community-through-foodThis post could alternately be titled, “How To Not Be the Sanctimonious A*hole” when eating healthier with family and friends. But that sounds a little too cynical, so we will stick with the intended positive message of this post; cooking and eating together is as much about the food as it is about the community you build around the table, picnic blanket or park side benches. So how do we maintain that community if our food ideals may differ from family and friends? While the idea of community through food may sound cliche, I think it’s all together true. When gathering for even the simplest of events, one of the first questions posed is, “What should I bring to eat?” Some of my fondest memories of all time, with both family and friends, somehow has food at the center. Food is like the 6 degrees of Kevin Bacon in terms of building memorable experiences. High school graduation? I still remember we all went to The Olive Garden for dinner afterwards. First meal I had after having my jaw surgery and put on a diet of baby food and smoothies for 6 weeks? Rocky Cola Cafe in Uptown Whittier with my then boyfriend and best friend. One of the best meals of my life with just my husband? 38th birthday dinner at Bestia. I could go on and on, but you get my drift: think of any memorable event in your life, and you’d be hard pressed to somehow not find the tie-in with food, and the moments you shared together eating and enjoying that food.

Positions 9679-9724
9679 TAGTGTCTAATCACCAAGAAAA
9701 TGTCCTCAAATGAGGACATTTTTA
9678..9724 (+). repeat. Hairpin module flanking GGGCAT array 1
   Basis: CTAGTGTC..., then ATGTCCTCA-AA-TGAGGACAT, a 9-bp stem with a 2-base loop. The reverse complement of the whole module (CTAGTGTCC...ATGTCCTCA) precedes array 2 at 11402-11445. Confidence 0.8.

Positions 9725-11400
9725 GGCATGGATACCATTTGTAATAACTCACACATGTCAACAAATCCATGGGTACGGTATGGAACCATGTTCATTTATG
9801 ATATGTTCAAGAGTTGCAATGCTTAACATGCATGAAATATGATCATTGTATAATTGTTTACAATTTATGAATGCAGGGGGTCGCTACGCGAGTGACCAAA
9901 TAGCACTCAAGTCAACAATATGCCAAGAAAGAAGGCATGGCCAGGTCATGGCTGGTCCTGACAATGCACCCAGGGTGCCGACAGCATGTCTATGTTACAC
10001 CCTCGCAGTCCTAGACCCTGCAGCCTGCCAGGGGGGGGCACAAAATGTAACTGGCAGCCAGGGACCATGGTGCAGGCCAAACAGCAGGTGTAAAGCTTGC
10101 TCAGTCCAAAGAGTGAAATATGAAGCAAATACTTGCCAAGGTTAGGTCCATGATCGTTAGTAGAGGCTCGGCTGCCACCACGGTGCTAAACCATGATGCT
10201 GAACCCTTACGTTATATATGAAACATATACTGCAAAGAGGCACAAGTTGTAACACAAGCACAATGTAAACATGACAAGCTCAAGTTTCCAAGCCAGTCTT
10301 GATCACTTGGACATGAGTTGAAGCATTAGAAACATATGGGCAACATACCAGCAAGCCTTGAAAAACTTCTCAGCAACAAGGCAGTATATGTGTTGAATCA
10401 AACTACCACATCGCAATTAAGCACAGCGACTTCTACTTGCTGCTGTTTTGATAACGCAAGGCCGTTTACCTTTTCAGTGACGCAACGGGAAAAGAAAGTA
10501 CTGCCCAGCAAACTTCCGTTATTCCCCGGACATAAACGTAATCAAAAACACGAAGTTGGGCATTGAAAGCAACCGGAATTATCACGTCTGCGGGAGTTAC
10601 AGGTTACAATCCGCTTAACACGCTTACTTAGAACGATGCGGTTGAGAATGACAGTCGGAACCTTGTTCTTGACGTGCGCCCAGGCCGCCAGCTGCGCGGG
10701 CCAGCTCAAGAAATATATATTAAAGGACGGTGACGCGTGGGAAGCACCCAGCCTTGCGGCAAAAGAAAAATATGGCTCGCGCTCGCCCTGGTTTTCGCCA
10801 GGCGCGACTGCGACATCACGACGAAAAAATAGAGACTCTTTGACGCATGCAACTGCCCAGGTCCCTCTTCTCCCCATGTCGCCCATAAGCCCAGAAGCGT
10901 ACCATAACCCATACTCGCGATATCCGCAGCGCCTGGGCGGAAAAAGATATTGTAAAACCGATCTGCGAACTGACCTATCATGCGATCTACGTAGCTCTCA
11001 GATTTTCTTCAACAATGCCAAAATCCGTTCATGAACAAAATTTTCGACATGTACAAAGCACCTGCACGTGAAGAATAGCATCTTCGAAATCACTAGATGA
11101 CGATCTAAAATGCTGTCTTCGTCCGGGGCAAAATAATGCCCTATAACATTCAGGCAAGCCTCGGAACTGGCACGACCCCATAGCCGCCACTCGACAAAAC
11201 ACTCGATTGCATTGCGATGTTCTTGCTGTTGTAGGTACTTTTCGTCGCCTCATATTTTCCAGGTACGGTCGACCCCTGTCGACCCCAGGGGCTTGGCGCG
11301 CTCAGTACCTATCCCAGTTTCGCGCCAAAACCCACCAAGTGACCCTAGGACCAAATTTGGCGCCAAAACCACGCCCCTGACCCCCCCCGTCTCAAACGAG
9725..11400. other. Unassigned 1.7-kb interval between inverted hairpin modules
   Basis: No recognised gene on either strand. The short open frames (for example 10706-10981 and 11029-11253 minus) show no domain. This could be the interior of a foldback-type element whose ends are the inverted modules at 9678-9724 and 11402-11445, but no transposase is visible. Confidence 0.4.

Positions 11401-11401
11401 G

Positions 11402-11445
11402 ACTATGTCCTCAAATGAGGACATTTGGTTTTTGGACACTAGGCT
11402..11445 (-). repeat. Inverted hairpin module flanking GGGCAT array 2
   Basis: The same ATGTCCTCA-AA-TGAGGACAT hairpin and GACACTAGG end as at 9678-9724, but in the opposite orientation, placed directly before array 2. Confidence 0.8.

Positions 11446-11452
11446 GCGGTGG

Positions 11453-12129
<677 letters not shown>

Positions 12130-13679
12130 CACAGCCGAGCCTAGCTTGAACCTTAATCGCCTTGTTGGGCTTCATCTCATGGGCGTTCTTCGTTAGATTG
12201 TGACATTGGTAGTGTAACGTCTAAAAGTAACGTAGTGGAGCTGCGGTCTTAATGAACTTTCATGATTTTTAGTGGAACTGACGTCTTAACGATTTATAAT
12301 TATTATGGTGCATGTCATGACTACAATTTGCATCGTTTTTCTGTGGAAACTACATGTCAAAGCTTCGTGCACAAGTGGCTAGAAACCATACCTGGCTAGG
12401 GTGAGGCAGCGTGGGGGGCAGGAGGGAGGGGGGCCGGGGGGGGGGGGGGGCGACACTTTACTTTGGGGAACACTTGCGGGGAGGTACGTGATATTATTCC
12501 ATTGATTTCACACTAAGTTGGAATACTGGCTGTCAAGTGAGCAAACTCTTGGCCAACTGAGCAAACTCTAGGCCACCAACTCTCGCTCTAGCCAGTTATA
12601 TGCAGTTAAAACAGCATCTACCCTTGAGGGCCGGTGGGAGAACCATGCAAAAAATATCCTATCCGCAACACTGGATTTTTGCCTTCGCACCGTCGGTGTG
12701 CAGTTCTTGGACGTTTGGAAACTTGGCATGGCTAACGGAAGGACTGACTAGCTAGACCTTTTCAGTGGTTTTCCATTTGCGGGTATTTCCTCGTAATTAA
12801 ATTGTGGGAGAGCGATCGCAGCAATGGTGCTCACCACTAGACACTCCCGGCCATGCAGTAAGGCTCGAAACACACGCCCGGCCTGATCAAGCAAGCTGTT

While my own personal emphasis on food nowadays is of the healthy variety, it doesn’t mean I’m any less concerned about maintaining the important connection between food and community. If anything, I’m even more vested in this ideal since I spend so much more time preparing food now, and so with that we have to tackle an important topic when it comes to eating “healthy.” How do we approach this lifestyle shift with grace and humility, when interacting with family and friends? I’ll share some lessons I have learned from my own mistakes, and also share some experiences I’ve personally had, as the one on the other side – the mom who wasn’t totally health-minded, and some of those encounters which not only hurt my feelings, but quite frankly pissed me off so much I became even more stubborn when listening to what they had to say. It goes without saying that you should trust your own gut and take your own path, as you know your own personal relationship boundaries better than I, so do what you think is best. It’s also worth mentioning that my family isn’t dealing with any health concerns or allergies, so the subject is a little less about worrisome food triggers and a bit more about maintaining peace. But if your child has allergies or some other health concern, then by all means be their advocate and don’t worry about hurting other people’s feelings. That’s just my own two cents. Okay, let’s move on.

Control at home and let the rest go (sort of):
By setting boundaries at home, it allows me to let go of some of the control when out in the real world. This means I don’t bring certain foods in to our home, even for “special occasions”, because in the life of a 7 and 9 year old, it seems like almost every day is a special occasion! Between baseball and swimming, art class and church, 2 sets of grandparents and birthday parties and play-dates, our kids are exposed to special treats that I may not necessarily buy anymore, but I allow them to indulge in when offered. There is a whole onslaught of information out there that sends the message that every single thing has some level of “toxicity”, and while I do my best to limit exposure, I have to keep some perspective and realize that in moderation, my kids are going to be just fine. I do not say this flippantly and I’m not trying to make light of a serious problem, but if every thing caused some horrible disease, we would all be sitting on our death bed with what we’re exposed to on a daily basis. Does that make sense? So I keep our home as “clean” as possible, and let loose a little when outside the home, because it’s just not worth hurting the feelings of someone I care about.